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12 Vegetables You Should Never Plant Together and Why

Here’s a list of Vegetables You Should Never Plant Together and Why to make sure you get the best quality harvest.

If you want to boost the productivity and flavor of your crops in the garden, then check out this list of Vegetables You Should Never Plant Together and Why.

Find the Best Way to Grow Tomatoes here

Vegetables You Should Never Plant Together and Why

1. Peppers and Cabbage

Vegetables You Should Never Plant Together and Why

Vegetables in the brassica family, such as cabbage, broccoli, and kohlrabi, can impede the growth of nightshade family vegetables, including peppers – this is because brassica family vegetables produce a chemical called glucosinolate, which is harmful to nightshades.

The chemical breaks down into isothiocyanates which inhibit the growth of nightshade plants.

What to Plant with them:

Onions, tomatoes, and eggplant are suitable companion plants for peppers, while mint, cucumber, or lettuce make good companions for cabbage when planting.

Learn the Best Pepper Planting Tips here

2. Corn and Tomatoes


Corn and tomatoes should not be grown together because they are both susceptible to the same fungal disease, late blight. Growing them together increases the risk of the disease spreading to both plants.

Additionally, corn is a heavy feeder and requires a lot of nutrients, which can take away some of the nutrients available to tomatoes.

Finally, the corn can provide a ladder for the tomatoes, allowing them to climb too high and get damaged by strong winds.

What to Plant with them:

To enhance the flavor of tomatoes, they can be planted with basil or chives, but dill should be avoided. Carrots can also be a compatible companion plant.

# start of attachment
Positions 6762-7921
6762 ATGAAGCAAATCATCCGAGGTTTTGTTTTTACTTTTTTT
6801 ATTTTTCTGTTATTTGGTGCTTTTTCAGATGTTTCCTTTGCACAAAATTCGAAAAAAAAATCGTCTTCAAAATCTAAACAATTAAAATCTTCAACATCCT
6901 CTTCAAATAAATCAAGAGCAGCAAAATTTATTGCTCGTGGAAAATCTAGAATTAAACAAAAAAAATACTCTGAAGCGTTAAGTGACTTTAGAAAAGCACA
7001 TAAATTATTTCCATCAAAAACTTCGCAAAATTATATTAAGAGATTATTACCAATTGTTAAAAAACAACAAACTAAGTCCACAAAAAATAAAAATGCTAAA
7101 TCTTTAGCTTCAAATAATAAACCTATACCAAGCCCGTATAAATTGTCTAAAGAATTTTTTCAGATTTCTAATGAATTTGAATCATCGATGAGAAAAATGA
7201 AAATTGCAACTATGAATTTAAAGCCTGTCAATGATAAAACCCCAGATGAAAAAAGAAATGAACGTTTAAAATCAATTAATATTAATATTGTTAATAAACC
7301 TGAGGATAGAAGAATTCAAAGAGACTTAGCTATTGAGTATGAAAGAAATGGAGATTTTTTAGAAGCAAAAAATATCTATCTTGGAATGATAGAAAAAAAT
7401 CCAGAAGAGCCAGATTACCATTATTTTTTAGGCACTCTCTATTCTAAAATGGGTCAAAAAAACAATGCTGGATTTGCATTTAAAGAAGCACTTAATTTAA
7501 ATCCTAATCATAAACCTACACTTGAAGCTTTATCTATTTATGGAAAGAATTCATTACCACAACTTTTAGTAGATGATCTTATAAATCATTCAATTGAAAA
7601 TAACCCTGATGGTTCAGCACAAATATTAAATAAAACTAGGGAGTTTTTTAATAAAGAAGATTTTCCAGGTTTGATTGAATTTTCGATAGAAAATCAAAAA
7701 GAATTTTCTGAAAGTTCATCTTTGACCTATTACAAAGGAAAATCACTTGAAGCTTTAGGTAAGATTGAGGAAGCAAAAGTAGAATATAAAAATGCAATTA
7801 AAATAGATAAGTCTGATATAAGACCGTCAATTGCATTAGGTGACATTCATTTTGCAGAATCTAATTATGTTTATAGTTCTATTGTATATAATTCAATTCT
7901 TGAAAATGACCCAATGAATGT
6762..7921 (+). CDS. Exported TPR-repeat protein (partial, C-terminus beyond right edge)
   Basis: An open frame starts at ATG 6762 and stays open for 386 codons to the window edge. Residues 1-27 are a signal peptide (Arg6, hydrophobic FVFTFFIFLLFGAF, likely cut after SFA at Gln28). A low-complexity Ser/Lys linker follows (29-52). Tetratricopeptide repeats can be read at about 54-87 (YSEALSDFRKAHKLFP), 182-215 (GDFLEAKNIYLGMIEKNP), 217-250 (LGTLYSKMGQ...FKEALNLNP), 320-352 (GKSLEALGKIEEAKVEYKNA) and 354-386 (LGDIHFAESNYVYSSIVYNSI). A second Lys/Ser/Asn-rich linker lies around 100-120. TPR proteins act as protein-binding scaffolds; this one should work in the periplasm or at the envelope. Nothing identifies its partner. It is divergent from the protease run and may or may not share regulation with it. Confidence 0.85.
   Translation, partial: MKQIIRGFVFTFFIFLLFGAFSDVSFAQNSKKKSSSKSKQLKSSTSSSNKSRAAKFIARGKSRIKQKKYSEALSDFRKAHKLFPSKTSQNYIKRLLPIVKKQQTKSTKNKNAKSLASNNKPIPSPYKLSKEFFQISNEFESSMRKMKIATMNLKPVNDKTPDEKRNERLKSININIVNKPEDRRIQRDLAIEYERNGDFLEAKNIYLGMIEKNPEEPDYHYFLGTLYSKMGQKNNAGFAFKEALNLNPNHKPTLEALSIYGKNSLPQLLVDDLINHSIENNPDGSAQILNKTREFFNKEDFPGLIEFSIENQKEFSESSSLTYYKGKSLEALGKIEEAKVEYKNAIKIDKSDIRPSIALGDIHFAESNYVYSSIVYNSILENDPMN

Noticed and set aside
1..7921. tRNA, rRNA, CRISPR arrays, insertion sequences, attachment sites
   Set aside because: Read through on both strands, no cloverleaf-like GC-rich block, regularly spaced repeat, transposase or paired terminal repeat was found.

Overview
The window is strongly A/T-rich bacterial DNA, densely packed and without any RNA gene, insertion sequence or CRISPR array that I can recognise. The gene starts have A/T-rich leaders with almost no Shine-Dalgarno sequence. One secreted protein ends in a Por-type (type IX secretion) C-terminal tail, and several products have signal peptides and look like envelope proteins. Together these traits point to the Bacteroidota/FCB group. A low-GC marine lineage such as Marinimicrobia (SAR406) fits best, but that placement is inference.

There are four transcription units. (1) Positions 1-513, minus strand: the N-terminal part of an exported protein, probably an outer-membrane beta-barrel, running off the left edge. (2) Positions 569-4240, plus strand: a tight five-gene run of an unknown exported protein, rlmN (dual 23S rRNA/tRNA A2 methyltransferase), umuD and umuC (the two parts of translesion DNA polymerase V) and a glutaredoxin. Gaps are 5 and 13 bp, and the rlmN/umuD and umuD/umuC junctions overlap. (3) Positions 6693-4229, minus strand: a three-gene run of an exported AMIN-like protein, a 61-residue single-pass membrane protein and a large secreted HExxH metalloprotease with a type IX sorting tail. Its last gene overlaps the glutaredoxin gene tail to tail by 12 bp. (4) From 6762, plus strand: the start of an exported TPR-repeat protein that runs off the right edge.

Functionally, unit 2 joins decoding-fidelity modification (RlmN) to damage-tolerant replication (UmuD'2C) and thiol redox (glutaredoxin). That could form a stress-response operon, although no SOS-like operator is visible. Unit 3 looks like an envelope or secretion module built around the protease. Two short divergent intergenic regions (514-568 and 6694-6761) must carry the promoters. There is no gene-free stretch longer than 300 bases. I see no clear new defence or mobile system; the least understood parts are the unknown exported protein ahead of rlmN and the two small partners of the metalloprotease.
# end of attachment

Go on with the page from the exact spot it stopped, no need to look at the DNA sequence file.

On the other hand, when planting corn, it is recommended to pair it with beans and pumpkins.

Learn about Growing Corn in Containers here

3. Potatoes and Zucchini

Vegetables You Should Never Plant Together and Why 2

Potatoes and zucchini are both members of the nightshade family, and they are susceptible to many of the same diseases. Growing them together can increase the chances of spreading these diseases, leading to lower yields and poorer quality produce.

Furthermore, they both have different growing requirements and can compete for nutrients and space in the garden.

What to Plant with them:

Zucchini plants can thrive when planted with corn, as the cornstalks provide a support structure for the vines. It also pairs well with melons and beans as companion plants.

When planting potatoes, it is recommended to choose a location near horseradish, beans, or herbs such as basil and thyme for optimal growth.

Want to Grow Potatoes in Containers? Click here

4. Sage and Cucumbers

Sage and cucumbers are susceptible to the same diseases and can spread them to each other if planted too close.

Sage is also an aggressive grower and can take over the cucumbers, crowding them out.

Additionally, sage can have a negative effect on the flavor of cucumbers, making them taste bitter.

What to Plant with them:

Dill, peas, and radishes make excellent companion plants for cucumbers. On the other hand, sage can be planted with rosemary or with cabbage and carrots to repel insects that are harmful to those crops.

Learn about Growing Cucumber in Pots here

5. Pumpkins and Summer Squash

Vegetables You Should Never Plant Together and Why 12

Pumpkins and summer squash are both members of the Cucurbitaceae family, but they have different growing habits and needs.

Pumpkins require more space to grow, as they need more room to sprawl. They also take longer to mature than summer squashes, so it can be difficult to coordinate their harvesting schedule.

Growing the two together might also lead to cross-pollination, resulting in hybrid plants that can produce undesirable fruit.

What to Plant with them:

Melons make good companion plants for pumpkins, along with radish and corns and they can climb up cornstalks as a support structure.

To control pests, summer squash can be planted with edible nasturtiums or with beans and herbs as companion plants.

Want to Grow Squash Vertically? Click here

6. Carrots and Parsnips

Carrots and parsnips are both root vegetables that require similar growing conditions, including full sun and moist, well-drained soil. However, they also have some needs that are totally different and make them difficult to grow together.

For example, carrots require loamy, permeable soil, while parsnips need heavier, clay soil.